A historic first happened in Linlithgow recently, with the return of freight to the Union Canal.
For the first time in about 150 years, the canal was once again used to transport produce from farm to market earlier this month.
The produce, grown at local market garden ‘Narrowboat Farm’ was transported into Linlithgow on the replica ‘Clyde Puffer’ Wee Spark, a smaller version of the vessels made famous by the tales of Para Handy.
It has been 200 years since the canal was built and local farmers took advantage of being able to smoothly transport their produce to local markets, including Linlithgow.
No more bone-shaking cart journeys ruining produce.
This heyday was short-lived and by the end of the 19th century the practice had all but died out with the advent of trains and better roads.
However, Narrowboat Farm has brought this back alive in an effort to capture the hearts and minds of the Linlithgow community.
The produce was loaded onto Wee Spark, the world’s only one-third replica Clyde Puffer, built at the turn of the century.
At the time of building, it even gave Jimmy MacFarlane, who was 60 at the time, and his late pal Archie Rennie, who was 80 at the time, the honour of being the fourth biggest steel shipbuilders on the Clyde!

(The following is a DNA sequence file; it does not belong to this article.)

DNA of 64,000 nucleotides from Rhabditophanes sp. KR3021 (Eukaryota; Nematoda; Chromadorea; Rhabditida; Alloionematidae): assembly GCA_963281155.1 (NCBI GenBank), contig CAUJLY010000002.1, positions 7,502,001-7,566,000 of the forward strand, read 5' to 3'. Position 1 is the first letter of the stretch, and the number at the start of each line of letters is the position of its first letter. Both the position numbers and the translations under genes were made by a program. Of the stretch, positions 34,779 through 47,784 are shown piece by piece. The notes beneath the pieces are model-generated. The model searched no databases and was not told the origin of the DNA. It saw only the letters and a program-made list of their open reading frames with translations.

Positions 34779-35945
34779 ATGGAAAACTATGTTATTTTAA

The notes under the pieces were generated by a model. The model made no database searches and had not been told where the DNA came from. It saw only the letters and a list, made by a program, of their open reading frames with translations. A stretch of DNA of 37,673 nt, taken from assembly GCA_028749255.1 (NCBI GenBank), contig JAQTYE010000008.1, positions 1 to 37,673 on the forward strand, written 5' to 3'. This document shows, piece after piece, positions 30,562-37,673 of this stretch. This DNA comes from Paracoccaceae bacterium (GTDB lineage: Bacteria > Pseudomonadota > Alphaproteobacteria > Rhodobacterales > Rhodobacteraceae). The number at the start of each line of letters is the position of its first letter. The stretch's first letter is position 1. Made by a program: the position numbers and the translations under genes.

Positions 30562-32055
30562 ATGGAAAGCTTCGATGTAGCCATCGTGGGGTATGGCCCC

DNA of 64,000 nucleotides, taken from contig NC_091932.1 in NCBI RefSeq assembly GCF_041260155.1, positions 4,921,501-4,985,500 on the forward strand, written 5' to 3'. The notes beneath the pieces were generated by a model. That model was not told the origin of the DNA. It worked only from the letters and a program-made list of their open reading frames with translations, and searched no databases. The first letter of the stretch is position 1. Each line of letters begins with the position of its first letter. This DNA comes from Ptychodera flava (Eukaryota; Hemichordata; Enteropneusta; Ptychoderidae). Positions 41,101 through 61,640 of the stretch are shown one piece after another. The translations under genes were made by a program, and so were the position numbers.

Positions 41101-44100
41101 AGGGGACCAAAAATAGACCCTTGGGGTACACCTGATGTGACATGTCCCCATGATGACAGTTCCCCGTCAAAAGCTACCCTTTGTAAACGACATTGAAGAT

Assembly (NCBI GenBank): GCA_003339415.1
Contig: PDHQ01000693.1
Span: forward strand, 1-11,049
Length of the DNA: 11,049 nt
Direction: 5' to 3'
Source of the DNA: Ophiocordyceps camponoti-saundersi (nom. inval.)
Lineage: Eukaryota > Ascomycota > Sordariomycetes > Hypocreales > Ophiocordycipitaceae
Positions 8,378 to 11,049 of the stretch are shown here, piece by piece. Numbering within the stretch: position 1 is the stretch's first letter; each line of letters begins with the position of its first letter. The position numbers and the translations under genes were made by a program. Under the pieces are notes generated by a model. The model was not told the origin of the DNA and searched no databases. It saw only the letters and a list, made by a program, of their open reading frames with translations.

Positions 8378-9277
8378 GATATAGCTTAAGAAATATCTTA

In the celebrations to mark the reopening of the canals, Wee Spark became the first vessel in decades to carry a cargo from Edinburgh to Glasgow by canal.
Originally built between 1856 and 1939, these stumpy little steamboats achieved an almost mythical status thanks largely to the short stories Neil Munro wrote about the Vital Spark and her captain Para Handy.
Wee Spark berthed at Linlithgow Canal Centre for the day and unloaded hundreds of vegetables using its onboard crane.
Hosted by Linlithgow Union Canal Society, a long queue quickly formed and by mid-afternoon all of the vegetables had sold out.
Narrowboat Farm and the ‘Veg Boat’ is the concept of Iain Withers.
He said: “What a beautiful sunny day we had to recreate this little piece of history in Linlithgow.
“It’s been our ambition since we started Narrowboat Farm a few years ago, to bring this tradition back alive.
“It was extra special being able to use Wee Spark to do this first trip. After the success of this one, we’re hoping to make it a more regular feature in 2020.
“We like to have one foot in the past and one foot in the future at Narrowboat Farm. We farm the way it was done 200 years ago, naturally, without the need for synthetic fertilisers or pesticides. Now we also deliver the way it was done 200 years ago, which is a lot of fun.
“Oddly enough this backward-leaning way of doing things chimes perfectly with the challenges that face the future generations to move away from a reliance on chemicals, fossil fuels and vehicles and towards sustainable practices.”
To learn more about Narrowboat Farm visit www.narrowboatfarm.com.